- This fountain in Riverfront Park is turning out to be one expensive water feature.
Regarding "What's in Their Wallet" (5/11/17), George Nethercutt's political bias cherry-picked on Democratic candidates with larger war chests than their Republican opponents, including reference to his own win over Tom Foley in 1994, when he vowed he would serve for a maximum of three terms. He served five. Regarding Hillary's funding, Nethercutt conveniently ignored the estimated 2 billion dollars' worth of free media coverage Trump received and funding of 16 other Republicans in the primaries. Also ignored is the overwhelming amount of corporate and billionaire-funded "dark money," "issue ads" and Republican gerrymandering. Yes, Georgia's Jon Ossoff in a field of 18 candidates has so far outraised the last Republican standing, 67 percent of his funds in small donations, much from outside his district. Nationwide, solicitations for small donors, unfortunately, are now necessary to counter dark money that can flood into tight races just days before the election. How many Republican candidates in competitive races can match a 67 percent small-donor ratio? I suggest Nethercutt show less partisanship and support specific proposals, including neutral-party redistricting, increased competition with ranked-choice voting, and a U.S. constitutional amendment stating money is not speech and corporations are not people, as expressed overwhelmingly by Washington state voters in 2016 with the passage of I-735.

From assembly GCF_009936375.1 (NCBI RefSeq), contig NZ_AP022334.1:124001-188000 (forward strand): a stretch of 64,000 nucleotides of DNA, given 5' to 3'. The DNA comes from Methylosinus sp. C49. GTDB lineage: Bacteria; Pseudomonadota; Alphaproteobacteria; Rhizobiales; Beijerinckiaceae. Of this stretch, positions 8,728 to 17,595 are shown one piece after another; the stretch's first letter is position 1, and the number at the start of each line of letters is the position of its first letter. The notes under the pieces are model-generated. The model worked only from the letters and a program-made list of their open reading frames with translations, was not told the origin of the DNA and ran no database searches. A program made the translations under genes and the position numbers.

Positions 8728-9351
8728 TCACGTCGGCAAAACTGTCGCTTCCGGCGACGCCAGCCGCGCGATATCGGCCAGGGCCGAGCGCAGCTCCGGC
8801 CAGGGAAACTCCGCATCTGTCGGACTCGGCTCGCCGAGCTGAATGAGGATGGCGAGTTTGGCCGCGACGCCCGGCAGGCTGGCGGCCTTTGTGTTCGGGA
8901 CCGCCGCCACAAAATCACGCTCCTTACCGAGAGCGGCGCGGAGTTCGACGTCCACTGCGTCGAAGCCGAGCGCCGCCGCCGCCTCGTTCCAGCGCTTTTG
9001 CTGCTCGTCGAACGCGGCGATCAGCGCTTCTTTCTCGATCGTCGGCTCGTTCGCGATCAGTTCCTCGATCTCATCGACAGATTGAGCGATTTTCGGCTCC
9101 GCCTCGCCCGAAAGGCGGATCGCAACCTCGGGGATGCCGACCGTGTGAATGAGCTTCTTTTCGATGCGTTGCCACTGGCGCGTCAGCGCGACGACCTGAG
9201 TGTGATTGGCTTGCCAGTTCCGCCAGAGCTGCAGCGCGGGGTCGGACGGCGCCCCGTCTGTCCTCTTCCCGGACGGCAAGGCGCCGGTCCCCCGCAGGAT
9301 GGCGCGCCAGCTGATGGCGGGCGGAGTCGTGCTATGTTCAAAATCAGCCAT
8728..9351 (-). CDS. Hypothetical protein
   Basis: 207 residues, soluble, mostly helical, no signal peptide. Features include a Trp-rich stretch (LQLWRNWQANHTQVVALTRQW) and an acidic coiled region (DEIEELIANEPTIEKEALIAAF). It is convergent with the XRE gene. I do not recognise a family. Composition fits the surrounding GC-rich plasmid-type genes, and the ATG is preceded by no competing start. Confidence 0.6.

Readers react to "Fountain of Pain" (5/18/17), our story about the nearly $1 million in repairs needed for the 12-year-old Riverfront Park Rotary Fountain:
Chelsea Wehrli: Or you know, just get rid of the rust heap... Wouldn't cost as much then!
Monica Veillette: Too bad. It is beautiful and the kids enjoy it so much.
JD Stewart: Or use the money to fix the potholes, but the bigwigs of Spokane are notorious for ignoring everybody.
Tori Chamberlain-Bailey: I love the fountain and am glad they are trying to keep it. Riverfront Park should be a gem in the central part of the city. The fountain should be a part of that.
Trena Jackson: I never did like this eyesore. I miss the old fountain next to Rite Aid. They could have built something less... The fountain is a nice feature and fun for the kids but it didn't have to be this huge monster of a distraction. For a city with the slogan Near Nature, Near Perfect, isn't the river and the park enough? ♦